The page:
# Math Help - Second degree equation (difficult)

1. ## Second degree equation (difficult)

C) x^3 - 8x^2 + 15x = 0

I don´t know how to solve this the formulae I usually use I can´t use it since it is x^3 and not x^2... I don´t know what the formulae is called in English.

D) 4(3-3x) (8-2x^2)= 0

Help anyone? :/

2. For C, factor out an x on the LHS. That corresponds to the solution x = 0. Then what remains is a quadratic, for which there are numerous methods of solution. For D, each factor could be zero, so solve them separately.

Make sense?

3. Originally Posted by Ackbeet
For C, factor out an x on the LHS. That corresponds to the solution x = 0. Then what remains is a quadratic, for which there are numerous methods of solution. For D, each factor could be zero, so solve them separately.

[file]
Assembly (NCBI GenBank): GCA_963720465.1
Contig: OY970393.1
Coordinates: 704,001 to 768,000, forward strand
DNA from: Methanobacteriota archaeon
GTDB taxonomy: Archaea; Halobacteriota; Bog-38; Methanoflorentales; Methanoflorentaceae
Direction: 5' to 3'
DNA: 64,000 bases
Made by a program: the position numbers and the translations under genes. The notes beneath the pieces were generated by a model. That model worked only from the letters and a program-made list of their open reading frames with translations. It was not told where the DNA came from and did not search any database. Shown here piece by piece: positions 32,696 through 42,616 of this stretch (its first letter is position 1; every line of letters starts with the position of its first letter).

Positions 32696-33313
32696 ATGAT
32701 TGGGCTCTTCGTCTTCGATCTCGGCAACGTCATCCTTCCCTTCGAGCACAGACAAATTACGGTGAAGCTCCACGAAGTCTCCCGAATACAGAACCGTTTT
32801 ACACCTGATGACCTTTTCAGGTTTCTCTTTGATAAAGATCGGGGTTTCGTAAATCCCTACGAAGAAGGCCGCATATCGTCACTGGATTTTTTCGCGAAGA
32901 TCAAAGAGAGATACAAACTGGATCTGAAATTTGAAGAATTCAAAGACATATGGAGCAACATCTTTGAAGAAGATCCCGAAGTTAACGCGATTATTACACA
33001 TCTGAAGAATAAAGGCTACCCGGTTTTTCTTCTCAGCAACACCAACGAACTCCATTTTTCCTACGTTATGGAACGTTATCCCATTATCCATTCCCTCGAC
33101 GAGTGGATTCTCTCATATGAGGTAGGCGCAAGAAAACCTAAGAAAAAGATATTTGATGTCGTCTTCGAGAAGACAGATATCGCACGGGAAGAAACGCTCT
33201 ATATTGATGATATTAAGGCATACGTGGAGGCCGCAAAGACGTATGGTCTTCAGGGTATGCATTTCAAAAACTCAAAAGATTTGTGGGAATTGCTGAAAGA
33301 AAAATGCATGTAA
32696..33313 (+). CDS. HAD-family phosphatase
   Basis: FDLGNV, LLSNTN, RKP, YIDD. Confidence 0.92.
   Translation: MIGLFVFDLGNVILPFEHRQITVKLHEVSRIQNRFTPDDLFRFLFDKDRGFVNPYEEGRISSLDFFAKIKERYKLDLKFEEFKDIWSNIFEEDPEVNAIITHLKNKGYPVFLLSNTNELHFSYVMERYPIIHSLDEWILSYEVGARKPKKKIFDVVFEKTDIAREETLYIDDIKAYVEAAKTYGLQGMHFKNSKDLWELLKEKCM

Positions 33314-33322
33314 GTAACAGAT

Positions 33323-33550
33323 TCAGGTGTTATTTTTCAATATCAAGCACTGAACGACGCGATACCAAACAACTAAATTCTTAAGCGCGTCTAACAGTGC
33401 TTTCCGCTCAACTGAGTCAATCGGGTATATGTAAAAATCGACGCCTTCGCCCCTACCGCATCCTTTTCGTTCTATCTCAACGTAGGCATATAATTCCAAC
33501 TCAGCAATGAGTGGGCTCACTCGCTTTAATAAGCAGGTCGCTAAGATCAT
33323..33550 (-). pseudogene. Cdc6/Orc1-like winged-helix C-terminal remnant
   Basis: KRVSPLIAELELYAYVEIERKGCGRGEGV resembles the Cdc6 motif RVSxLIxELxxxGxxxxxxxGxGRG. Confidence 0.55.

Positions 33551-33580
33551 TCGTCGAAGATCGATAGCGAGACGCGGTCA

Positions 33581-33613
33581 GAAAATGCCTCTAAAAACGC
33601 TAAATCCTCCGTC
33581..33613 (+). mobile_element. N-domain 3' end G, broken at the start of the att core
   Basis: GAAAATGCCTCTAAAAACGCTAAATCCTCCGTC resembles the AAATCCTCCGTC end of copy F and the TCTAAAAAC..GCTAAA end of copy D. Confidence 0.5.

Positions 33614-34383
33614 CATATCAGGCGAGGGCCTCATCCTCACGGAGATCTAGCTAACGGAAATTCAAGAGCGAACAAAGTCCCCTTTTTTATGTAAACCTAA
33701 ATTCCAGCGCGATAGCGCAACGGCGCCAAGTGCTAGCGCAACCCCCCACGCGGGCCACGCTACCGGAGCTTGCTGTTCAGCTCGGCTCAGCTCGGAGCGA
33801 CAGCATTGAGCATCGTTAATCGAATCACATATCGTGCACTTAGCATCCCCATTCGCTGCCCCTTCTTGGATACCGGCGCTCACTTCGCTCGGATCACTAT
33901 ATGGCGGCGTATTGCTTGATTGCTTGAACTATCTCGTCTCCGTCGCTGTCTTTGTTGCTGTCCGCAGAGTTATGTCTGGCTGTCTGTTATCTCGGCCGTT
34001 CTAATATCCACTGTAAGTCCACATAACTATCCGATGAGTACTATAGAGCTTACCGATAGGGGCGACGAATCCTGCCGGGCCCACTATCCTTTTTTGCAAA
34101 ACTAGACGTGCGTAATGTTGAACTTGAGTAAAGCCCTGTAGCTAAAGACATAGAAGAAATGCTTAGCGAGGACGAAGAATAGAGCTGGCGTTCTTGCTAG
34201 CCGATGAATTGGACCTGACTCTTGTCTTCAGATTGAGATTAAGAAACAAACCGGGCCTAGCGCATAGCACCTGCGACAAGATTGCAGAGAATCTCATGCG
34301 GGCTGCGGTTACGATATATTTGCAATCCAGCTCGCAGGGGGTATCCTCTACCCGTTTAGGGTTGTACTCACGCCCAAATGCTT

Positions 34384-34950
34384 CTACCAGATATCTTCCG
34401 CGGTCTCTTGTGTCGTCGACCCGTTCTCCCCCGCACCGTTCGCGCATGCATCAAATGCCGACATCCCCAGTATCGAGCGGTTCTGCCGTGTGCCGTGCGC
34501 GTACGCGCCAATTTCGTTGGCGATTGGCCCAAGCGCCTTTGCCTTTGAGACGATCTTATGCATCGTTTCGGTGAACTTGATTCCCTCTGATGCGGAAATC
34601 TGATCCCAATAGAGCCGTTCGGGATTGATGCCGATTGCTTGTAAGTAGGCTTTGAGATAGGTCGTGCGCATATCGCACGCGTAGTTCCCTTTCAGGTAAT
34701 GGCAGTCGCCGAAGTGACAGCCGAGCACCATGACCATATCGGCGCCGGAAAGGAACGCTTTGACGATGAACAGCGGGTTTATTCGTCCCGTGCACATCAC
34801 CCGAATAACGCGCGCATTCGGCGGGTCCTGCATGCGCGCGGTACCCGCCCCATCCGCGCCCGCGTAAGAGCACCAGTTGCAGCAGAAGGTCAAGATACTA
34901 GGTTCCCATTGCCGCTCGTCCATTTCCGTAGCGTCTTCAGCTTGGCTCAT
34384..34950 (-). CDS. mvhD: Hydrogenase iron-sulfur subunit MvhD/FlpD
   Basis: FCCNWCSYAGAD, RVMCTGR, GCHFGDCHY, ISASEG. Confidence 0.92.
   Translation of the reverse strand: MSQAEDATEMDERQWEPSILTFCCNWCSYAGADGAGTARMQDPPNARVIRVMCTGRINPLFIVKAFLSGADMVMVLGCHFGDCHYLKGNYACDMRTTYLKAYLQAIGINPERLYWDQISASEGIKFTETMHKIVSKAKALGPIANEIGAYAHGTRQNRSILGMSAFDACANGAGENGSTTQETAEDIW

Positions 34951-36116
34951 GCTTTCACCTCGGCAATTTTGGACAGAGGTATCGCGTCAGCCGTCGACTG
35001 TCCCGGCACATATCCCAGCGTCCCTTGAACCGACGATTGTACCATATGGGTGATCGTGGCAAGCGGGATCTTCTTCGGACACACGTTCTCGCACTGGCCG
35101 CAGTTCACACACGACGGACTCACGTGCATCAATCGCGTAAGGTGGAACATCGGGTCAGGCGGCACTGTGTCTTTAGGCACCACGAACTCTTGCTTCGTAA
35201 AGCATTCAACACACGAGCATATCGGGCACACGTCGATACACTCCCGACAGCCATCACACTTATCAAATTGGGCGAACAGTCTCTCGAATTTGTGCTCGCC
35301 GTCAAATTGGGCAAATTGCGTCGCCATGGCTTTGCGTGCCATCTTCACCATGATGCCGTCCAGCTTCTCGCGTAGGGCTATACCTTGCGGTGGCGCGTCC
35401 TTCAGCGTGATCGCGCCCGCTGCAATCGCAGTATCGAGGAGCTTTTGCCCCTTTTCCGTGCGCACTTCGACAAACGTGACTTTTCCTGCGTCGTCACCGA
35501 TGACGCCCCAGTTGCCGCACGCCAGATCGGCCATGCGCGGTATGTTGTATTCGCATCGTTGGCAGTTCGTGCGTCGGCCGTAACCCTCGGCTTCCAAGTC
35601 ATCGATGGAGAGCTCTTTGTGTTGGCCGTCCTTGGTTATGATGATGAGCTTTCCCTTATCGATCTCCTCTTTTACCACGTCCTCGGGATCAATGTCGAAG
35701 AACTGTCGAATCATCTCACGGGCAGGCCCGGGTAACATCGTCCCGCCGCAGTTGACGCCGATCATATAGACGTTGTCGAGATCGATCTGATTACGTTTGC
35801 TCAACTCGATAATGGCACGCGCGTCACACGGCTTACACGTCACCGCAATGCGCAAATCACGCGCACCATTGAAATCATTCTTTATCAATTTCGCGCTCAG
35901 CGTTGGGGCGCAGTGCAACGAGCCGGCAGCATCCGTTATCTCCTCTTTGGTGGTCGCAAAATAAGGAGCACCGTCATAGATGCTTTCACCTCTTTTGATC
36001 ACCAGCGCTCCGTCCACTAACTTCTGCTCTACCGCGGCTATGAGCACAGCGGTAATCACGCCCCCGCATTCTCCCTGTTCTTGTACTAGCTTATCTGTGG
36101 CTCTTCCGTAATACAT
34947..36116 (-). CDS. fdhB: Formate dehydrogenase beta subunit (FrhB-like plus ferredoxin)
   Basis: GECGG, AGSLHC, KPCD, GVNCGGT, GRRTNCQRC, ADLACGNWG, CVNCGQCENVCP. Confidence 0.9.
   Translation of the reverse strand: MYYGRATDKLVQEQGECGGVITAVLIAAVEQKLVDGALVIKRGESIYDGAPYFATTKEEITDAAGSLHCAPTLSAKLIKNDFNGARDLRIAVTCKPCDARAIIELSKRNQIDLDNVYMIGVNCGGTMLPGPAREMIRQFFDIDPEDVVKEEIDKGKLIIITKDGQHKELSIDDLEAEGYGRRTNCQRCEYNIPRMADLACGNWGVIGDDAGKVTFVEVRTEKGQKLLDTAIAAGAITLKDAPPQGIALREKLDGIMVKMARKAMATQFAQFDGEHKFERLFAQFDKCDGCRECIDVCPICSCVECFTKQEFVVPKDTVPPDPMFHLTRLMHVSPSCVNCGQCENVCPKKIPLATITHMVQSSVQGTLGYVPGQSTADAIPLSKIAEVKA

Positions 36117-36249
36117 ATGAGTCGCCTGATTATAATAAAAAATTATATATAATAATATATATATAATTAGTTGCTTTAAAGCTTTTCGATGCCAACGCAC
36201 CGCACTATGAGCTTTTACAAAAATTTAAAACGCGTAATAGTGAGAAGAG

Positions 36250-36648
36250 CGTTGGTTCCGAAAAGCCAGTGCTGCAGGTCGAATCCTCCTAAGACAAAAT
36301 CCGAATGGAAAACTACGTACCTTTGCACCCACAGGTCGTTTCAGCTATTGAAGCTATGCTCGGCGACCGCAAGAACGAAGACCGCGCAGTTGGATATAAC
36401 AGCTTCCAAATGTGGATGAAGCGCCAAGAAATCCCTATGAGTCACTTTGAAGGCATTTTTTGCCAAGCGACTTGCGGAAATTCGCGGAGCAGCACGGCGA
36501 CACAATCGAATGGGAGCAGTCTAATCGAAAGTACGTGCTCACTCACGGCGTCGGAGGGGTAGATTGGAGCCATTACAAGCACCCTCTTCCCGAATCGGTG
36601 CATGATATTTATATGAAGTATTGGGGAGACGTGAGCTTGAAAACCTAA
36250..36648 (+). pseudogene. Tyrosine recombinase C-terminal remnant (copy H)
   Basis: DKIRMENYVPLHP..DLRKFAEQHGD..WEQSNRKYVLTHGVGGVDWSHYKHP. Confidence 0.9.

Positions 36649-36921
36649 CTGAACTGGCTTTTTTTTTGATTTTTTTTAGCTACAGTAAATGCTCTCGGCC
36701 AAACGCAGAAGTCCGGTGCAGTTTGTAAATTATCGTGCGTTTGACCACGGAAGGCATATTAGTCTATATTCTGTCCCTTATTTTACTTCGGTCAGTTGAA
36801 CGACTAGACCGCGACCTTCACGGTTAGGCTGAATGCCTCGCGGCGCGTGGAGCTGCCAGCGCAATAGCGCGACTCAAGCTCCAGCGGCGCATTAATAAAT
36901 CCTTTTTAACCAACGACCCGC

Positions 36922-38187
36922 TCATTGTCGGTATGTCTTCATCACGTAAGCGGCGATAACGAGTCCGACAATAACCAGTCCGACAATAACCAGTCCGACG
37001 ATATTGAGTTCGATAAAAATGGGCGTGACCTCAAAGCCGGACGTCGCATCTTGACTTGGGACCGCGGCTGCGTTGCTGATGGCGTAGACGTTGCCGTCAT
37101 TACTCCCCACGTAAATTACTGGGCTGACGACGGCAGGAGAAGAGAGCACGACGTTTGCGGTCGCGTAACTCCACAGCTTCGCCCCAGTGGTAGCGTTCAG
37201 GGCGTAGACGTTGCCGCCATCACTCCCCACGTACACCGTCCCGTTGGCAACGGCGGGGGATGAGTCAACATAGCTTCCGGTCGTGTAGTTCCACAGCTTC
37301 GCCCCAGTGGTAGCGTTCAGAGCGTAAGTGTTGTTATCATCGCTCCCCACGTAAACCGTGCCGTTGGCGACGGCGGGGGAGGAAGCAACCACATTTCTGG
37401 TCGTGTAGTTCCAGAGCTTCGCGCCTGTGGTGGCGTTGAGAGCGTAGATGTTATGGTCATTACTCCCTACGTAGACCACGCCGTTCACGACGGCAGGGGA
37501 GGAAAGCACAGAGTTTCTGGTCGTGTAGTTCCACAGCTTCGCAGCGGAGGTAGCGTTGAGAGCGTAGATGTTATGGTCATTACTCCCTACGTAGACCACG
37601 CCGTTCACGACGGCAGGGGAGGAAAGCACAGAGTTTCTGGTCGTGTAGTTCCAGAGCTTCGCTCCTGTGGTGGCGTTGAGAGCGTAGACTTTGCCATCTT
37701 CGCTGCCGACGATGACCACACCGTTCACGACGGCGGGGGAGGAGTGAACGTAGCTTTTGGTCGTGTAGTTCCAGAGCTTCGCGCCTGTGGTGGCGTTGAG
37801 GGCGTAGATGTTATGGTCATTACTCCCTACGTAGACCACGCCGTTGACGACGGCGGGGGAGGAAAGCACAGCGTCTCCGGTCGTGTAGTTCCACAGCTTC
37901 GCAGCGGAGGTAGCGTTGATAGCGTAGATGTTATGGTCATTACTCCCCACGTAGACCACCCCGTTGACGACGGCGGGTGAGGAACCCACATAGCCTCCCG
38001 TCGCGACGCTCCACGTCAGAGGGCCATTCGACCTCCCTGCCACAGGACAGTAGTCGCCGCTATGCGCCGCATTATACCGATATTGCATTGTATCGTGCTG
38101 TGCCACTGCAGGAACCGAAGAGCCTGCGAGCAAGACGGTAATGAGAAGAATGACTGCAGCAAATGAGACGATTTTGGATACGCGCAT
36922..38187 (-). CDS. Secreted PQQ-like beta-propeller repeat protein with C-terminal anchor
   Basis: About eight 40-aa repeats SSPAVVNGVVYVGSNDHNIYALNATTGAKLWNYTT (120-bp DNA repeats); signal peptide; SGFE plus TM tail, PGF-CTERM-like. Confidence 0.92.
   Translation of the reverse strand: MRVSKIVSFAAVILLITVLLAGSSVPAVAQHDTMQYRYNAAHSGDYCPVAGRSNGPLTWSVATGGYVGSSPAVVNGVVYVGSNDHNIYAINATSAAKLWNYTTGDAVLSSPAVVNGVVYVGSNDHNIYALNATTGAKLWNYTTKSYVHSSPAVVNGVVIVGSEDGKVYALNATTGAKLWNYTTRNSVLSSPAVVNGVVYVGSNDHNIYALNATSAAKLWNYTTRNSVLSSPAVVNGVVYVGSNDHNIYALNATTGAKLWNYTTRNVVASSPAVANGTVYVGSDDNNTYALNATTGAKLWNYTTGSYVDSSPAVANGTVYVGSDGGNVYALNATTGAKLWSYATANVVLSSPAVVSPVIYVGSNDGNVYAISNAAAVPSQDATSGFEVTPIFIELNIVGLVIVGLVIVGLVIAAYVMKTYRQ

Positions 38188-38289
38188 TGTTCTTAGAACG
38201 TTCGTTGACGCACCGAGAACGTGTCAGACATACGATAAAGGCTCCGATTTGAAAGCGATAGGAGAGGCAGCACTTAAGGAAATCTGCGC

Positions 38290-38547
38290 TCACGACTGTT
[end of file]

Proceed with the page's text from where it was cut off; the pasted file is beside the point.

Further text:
Make sense?
Yes, it does. =) Just unsure how to solve D... I tried but failed.

4. Originally Posted by Bluerabbits
Yes, it does. =) Just unsure how to solve D... I tried but failed.
What did you try? Please show all your working. I hope part of your effort involved the null factor law.

5. Originally Posted by mr fantastic
What did you try? Please show all your working. I hope part of your effort involved the null factor law.
4(3-3x)(8-2x^2)=0
I just divided 4 and then I got:

(3-3x)=0 or (8-2x^2)=0

(3-3x)=0
x=1

(8-2x^2)=0
2(4-x^2)=0
4-x^2 = 0
x=±2

6. Originally Posted by Bluerabbits
4(3-3x)(8-2x^2)=0
I just divided 4 and then I got:

(3-3x)=0 or (8-2x^2)=0

(3-3x)=0
x=1

(8-2x^2)=0
2(4-x^2)=0
4-x^2 = 0
x=±2
So why did you say you "tried but failed"?

7. Well in the beginning I was unsure how to approach the number and I didn´t get the right answer. Then I got some help and understood what I did wrong. =)